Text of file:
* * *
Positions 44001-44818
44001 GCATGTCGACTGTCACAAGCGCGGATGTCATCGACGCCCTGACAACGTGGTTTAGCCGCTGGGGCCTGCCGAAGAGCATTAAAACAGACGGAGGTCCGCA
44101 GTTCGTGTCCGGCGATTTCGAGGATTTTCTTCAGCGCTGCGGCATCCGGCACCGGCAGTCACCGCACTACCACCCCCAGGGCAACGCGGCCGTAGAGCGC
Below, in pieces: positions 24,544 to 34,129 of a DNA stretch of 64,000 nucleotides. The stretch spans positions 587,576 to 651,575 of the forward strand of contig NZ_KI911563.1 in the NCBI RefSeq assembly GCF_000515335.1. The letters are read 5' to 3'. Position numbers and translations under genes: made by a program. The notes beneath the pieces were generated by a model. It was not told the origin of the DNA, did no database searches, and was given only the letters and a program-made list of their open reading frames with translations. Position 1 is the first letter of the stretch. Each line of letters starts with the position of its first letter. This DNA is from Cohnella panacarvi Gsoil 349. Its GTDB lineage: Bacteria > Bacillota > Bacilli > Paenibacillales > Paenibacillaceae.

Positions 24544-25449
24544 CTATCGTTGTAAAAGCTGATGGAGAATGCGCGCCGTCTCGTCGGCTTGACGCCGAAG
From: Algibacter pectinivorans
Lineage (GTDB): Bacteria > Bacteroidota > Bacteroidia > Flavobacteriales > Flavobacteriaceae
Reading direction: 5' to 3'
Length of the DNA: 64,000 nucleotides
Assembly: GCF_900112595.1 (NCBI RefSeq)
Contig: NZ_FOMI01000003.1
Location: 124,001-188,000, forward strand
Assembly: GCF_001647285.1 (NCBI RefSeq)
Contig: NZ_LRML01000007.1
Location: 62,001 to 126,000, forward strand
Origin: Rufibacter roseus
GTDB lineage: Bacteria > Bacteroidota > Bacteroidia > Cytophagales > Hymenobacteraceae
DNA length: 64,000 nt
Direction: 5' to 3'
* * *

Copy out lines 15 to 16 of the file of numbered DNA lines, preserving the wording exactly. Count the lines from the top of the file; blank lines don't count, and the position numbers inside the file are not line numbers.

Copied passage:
Contig: NZ_LRML01000007.1
Location: 62,001 to 126,000, forward strand